WHO WILL TURN OFF THE AIR CONDITIONERS IN HONG KONG?
Could it be the former cop, John Lee, who replaced Carrie Lam as the Chief Executive of Hong Kong last year, will be the one who turns off the air conditioners? Carrie Lam, shown below, was reviled by demonstrators as she followed the instructions from Beijing to dispense with the personal liberties that existed in the “good old days of Hong Kong.” That period need not go all the way back to the days of the British Raj control but only to June 2020 when the government in Beijing issued a draconian national security law that was structured to crush dissent. Demonstrators were trying to ensure that qualified individuals underwent an unofficial primary vote prior to facing the hurdle of winning a majority in the legislature. Carrie introduced the “new rules” but chose not to hang around for the consequences that would follow.
The Economist has been tracking this issue for several years and recently published Hong Kong Starts its Largest National-Security Trial. The trial is being conducted under the watchful eye of John Lee, shown below, and the careful monitoring of many stern observers in Beijing. Who is more qualified than a former police officer to maintain calm and eradicate all dissent? It is unlikely any smile has ever appeared on that man’s face.
Apparently Xi Jinping, self-proclaimed “Emperor for life” of China, believes it is a threat to a country’s security if opposition politicians try hard to win at the ballot box. Accordingly, the trial of 47 activists and former lawmakers has begun in Hong Kong for their alleged efforts to pick suitable candidates for the Chief Executive position rather than have the “Emperor” choose the appropriate person. There was no surprise that the new security law was enacted shortly before the primary. That law resulted in 227 arrests with the “alleged” crimes including the serious act of wearing a forbidden T-shirt which followed massive demonstrations like that shown below. For those who were incarcerated almost three years ago, there is little hope that the trial will result in freedom.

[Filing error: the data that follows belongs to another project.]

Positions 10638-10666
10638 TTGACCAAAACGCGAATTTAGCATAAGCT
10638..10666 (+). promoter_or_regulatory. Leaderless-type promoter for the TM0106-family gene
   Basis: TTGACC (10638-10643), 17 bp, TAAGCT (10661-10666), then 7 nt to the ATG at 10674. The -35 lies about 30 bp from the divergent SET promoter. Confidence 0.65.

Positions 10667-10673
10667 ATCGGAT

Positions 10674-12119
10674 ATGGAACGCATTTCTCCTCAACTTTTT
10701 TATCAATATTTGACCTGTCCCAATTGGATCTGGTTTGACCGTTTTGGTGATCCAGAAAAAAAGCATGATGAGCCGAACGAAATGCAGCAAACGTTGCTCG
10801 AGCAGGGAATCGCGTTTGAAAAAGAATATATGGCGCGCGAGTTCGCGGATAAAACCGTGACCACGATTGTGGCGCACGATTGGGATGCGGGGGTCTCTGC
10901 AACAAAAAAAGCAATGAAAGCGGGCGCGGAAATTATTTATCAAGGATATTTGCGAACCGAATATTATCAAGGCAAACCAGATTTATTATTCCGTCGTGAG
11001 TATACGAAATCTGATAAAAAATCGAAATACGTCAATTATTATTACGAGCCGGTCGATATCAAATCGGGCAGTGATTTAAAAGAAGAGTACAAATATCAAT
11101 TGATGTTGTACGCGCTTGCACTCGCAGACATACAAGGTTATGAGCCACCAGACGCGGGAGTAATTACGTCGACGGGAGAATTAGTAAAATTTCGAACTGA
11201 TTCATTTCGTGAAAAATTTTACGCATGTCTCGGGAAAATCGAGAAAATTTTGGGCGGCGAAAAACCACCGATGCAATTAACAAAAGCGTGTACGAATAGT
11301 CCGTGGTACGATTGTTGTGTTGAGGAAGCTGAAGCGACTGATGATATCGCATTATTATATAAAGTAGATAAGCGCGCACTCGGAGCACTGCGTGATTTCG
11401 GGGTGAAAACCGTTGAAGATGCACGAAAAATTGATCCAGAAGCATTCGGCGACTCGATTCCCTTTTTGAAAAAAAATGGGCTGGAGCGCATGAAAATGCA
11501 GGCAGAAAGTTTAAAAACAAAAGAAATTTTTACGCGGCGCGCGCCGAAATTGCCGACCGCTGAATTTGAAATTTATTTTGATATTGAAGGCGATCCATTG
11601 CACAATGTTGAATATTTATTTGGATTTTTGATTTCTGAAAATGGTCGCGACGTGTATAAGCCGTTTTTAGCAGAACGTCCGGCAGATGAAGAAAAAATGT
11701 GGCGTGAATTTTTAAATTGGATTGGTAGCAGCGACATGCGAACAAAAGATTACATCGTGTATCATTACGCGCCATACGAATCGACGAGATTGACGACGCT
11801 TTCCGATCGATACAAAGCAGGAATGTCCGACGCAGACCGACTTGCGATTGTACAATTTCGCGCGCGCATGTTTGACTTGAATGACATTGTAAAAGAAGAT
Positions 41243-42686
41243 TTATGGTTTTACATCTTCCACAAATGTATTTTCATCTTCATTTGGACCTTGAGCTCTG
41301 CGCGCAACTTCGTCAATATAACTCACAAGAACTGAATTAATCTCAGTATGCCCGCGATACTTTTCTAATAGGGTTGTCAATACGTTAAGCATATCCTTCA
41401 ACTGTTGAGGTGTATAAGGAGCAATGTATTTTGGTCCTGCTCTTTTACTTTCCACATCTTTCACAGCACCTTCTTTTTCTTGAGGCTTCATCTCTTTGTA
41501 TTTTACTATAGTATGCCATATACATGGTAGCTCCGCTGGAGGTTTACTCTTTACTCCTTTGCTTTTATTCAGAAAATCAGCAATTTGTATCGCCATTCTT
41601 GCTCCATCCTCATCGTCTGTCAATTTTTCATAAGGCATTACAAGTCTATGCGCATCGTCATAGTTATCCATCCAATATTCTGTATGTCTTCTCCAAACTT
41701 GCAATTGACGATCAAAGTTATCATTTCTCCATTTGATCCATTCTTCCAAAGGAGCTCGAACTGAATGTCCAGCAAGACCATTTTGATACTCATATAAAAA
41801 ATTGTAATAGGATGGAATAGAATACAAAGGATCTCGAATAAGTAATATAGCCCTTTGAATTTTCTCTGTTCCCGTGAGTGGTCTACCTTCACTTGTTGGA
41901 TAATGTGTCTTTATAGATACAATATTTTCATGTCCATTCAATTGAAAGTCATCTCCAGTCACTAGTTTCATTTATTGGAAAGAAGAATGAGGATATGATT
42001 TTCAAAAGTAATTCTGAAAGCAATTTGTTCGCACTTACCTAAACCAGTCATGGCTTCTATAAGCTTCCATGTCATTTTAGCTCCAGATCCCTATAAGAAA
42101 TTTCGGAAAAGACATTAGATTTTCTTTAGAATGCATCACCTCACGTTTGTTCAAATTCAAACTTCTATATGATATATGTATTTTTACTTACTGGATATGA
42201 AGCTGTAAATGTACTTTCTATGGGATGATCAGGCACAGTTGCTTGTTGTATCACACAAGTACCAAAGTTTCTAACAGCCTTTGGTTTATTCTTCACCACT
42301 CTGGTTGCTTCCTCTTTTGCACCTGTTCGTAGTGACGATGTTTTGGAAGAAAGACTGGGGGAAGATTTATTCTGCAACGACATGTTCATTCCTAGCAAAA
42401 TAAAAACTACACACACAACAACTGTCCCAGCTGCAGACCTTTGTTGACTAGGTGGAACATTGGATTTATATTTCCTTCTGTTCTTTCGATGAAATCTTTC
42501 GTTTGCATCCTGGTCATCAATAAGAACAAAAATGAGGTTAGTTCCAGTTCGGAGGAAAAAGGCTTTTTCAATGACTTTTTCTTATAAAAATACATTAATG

The security law does not prohibit trial by jury but allows courts to dispense with that tradition. It now is the practice whereby a panel of National Security judges are picked by Hong Kong’s Chief Executive, John Lee, to reach verdicts. Accordingly, take no chances that anything might go against “The Emperor’s” wishes. He did not fare so well with Covid-19 by jabbing everyone with an ineffective vaccine while stronger Covid strains developed. The people spoke and isolation ended, resulting in never-ending “Covid Tsunami waves of deaths” among the elderly. The foreign media is beginning to disclose those results while returning Chinese friends have confirmed it with me.
“Will the last person to leave…turn out the lights” which was a Sun headline describing the United Kingdom. It has now been modified to reflect the need in Hong Kong to turn off the air conditioners. Despite the fanfare and assurances being made while I was in Hong Kong for “The Handover,” I could not imagine that life would be the same under Chinese rule as compared to that of the British. Many wealthy residents of Hong Kong had the same concern and took British passports and bought properties in London. In fact, the population of Hong Kong experienced its third year of decline in 2022. That trend combined with the fact that the population of mainland China declined last year, highlights the obvious fact that “cheap labor” and “easy money,” – the historic mantras in both Hong Kong and China -- may become things of a past era. We may be seeing more sails in to the sunset in the future.
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